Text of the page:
Trichloroethylene is used mainly as a solvent to remove grease from metal parts and as an industrial solvent. It is also an ingredient in adhesives, paint removers, typewriter correction fluids and spot removers. Industrial abbreviations include TCE, trichlor, Trike, Tricky and tri. It has been sold under a variety of trade names. Under the trade names Trimar and Trilene, trichloroethylene was used as a volatile anesthetic and as an inhaled obstetrical analgesic in millions of patients.
Trichloroethylene is not thought to occur naturally in the environment. However, it has been found in underground water sources and many surface waters as a result of the manufacture, use, and disposal of the chemical. Primary methods of exposure include:
- Breathing air in and around the home which has been contaminated with trichloroethylene vapors from shower water or household products such as spot removers and typewriter correction fluid.
- Drinking, swimming, or showering in water that has been contaminated with trichloroethylene.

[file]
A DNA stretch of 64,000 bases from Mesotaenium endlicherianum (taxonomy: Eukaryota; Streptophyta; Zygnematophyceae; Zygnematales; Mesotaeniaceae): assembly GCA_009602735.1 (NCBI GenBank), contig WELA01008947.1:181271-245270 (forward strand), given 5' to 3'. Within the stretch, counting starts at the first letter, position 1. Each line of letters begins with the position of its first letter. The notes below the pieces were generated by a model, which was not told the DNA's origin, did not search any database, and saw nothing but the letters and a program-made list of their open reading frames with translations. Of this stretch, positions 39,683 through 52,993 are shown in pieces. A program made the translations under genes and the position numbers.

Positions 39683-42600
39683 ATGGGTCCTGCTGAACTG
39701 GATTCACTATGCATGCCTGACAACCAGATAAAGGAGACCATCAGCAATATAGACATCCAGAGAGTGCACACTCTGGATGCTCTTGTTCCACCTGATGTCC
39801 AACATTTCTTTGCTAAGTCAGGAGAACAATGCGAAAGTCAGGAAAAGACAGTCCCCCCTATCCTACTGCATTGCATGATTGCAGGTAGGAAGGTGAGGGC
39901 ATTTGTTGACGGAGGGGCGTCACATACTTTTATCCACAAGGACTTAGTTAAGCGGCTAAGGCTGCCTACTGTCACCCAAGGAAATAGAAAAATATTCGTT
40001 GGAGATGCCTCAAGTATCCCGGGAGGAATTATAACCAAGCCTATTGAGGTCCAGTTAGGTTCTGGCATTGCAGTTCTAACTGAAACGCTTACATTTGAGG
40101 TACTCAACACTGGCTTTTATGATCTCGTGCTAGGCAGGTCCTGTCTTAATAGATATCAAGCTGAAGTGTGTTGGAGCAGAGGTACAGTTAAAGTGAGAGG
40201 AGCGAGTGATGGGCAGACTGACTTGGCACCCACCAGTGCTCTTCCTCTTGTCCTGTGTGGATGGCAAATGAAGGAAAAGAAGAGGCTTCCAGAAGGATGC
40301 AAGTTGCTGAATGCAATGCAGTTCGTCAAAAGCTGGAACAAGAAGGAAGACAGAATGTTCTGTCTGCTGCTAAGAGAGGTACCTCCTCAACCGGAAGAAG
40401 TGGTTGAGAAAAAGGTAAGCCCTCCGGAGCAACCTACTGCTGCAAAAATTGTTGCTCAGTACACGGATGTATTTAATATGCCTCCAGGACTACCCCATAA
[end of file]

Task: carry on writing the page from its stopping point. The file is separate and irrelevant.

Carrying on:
- Contact with soil contaminated with trichloroethylene, such as near a hazardous waste site.
- Contact with the skin or breathing contaminated air while manufacturing trichloroethylene or using it at work to wash paint or grease from skin or equipment.
- It has been used to extract vegetable oils from plant materials such as soy, coconut, and palm.
- Also has been used in coffee decaffeination and the preparation of flavoring extracts from hops and spices.
Breathing small amounts may cause headaches, lung irritation, dizziness, poor coordination, and difficulty concentrating. Breathing large amounts of trichloroethylene may cause impaired heart function, unconsciousness, and death. Breathing it for long periods of time may cause nerve, kidney, and liver damage.
Drinking large amounts of trichloroethylene may cause nausea, liver damage, unconsciousness, impaired heart function, or death. Drinking small amounts of trichloroethylene for long periods may cause liver and kidney damage, impaired immune system function, and impaired fetal development in pregnant women, although the extent of some of these effects is not yet clear.
Skin contact with trichloroethylene for short periods may cause skin rashes.